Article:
back to top

North Korea Just Created Its Own Time Zone As A "Screw You" To Japan

Clocks throughout the country are to be set back a half hour because eff Tokyo.

Posted on

Seventy years ago – towards the end of World War II – the Korean Peninsula was liberated from Japan, an event that would cause it to be split into the North and South Koreas that we know today.

MPI / Getty Images

During the 35 years when Korea was under Japanese rule, the clocks were set to run at the same time as Tokyo, because it only made sense. Following the independence, and split, of the peninsula, the clocks in the capital cities of Seoul and Pyongyang stayed the same.

In order to correct the sins of the past, North Korea has declared that all clocks across the country will be set to match up with Pyongyang, the country's capital. In practice, that means setting clocks a half hour back, as this broadcast explains.

"The wicked Japanese imperialists committed such unpardonable crimes as depriving Korea of even its standard time while mercilessly trampling down its land with 5,000-year-long history and culture and pursuing the unheard-of policy of obliterating the Korean nation," state news agency KCNA said to justify the decision.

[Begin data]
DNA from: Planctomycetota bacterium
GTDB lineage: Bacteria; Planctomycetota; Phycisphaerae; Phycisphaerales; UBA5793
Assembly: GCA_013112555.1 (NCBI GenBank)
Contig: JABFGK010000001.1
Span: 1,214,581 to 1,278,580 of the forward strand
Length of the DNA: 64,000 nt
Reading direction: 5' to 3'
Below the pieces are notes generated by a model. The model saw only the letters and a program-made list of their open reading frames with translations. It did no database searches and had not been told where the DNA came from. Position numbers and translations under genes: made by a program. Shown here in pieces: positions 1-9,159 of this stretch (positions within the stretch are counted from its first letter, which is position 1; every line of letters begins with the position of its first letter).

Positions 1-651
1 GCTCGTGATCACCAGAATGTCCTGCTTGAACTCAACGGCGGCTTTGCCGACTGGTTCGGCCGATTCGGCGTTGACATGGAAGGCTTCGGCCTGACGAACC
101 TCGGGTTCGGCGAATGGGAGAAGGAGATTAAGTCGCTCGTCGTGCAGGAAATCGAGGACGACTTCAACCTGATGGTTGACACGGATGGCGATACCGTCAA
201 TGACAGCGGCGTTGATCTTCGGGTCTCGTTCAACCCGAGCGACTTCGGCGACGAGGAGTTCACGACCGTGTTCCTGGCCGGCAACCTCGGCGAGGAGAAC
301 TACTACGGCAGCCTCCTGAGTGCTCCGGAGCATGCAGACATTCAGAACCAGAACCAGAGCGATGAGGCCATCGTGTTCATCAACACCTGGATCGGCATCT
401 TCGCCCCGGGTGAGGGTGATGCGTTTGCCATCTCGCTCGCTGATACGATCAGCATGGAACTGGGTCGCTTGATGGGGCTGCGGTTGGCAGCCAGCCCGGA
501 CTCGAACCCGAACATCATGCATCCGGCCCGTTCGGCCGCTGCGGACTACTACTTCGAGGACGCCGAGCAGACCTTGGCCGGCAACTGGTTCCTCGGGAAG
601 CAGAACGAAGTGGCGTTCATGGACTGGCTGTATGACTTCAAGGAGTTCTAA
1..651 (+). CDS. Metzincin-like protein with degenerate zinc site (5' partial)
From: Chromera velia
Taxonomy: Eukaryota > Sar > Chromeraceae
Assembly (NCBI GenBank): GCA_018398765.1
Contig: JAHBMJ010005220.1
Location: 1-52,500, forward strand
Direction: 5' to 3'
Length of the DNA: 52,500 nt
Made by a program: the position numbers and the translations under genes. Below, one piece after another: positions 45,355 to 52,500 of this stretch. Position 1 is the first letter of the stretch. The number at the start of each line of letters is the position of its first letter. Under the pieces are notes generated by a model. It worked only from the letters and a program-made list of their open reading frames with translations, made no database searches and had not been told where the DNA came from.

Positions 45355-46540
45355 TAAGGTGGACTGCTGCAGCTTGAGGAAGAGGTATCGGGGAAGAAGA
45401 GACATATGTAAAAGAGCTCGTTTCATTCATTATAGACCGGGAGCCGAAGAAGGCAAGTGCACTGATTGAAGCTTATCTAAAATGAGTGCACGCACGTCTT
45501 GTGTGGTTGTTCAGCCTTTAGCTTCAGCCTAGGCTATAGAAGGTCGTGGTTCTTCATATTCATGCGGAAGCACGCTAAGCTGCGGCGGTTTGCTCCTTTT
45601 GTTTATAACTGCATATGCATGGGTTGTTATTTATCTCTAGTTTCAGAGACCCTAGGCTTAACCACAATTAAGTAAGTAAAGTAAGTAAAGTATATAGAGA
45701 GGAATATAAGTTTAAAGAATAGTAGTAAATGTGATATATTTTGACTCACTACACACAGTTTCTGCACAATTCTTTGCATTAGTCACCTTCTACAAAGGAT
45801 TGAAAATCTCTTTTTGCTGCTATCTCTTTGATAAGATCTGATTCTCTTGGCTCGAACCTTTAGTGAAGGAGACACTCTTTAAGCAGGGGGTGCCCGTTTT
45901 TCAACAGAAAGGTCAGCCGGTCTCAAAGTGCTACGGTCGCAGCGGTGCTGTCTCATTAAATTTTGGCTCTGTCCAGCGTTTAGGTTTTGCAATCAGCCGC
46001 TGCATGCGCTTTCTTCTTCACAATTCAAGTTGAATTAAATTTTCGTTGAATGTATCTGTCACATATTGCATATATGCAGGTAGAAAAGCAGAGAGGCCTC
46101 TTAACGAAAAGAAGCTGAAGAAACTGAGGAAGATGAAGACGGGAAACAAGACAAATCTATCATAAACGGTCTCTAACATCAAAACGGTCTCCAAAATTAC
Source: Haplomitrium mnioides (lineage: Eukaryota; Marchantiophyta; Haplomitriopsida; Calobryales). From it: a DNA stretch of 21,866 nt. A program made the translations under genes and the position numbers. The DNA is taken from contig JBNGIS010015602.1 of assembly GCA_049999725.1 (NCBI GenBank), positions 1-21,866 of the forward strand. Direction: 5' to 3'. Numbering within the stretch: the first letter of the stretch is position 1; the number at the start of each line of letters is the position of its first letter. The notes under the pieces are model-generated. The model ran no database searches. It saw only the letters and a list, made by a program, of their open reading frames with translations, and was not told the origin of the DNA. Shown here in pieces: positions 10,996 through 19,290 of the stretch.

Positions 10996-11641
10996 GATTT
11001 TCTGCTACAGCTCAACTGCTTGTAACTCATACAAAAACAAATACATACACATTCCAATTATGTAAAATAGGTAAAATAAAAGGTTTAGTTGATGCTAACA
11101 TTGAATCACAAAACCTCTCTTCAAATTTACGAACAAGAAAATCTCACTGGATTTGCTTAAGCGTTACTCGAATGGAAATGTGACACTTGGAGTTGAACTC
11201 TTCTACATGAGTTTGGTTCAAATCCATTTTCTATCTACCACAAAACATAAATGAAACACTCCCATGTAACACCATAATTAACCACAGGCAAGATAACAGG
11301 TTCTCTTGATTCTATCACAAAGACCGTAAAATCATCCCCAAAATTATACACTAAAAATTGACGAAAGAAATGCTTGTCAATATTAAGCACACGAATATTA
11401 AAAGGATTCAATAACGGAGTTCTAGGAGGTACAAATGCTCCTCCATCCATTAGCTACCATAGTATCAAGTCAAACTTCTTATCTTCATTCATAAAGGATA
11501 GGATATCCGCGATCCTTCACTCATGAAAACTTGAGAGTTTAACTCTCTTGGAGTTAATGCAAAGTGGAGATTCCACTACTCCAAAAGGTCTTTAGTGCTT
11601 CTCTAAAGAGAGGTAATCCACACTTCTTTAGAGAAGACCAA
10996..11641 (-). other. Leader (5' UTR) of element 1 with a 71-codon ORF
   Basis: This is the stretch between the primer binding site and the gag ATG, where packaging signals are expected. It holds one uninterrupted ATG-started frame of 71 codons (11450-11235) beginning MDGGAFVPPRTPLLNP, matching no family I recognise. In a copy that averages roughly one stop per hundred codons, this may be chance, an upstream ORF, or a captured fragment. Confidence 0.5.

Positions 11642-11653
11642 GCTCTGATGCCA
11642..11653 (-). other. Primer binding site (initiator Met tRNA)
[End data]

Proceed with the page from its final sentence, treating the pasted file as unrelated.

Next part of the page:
Seoul's Unification Ministry said Friday that the North's action could bring minor disruption at a jointly-run industrial park at the North Korean border city of Kaesong and other inter-Korean affairs. Spokesman Jeong Joon-Hee said the North's new time zone could also hamper efforts to narrow widening differences between the Koreas.

But don't go rolling back your clock just yet, Pyongyang readers. The changes won't take effect until Aug. 15, to commemorate the anniversary of when Kim Il Sung, North Korea's first leader, "crushed the brigandish Japanese imperialists."

Hayes Brown is a world news editor and reporter for BuzzFeed News and is based in New York.

Contact Hayes Brown at

Got a confidential tip? Submit it here.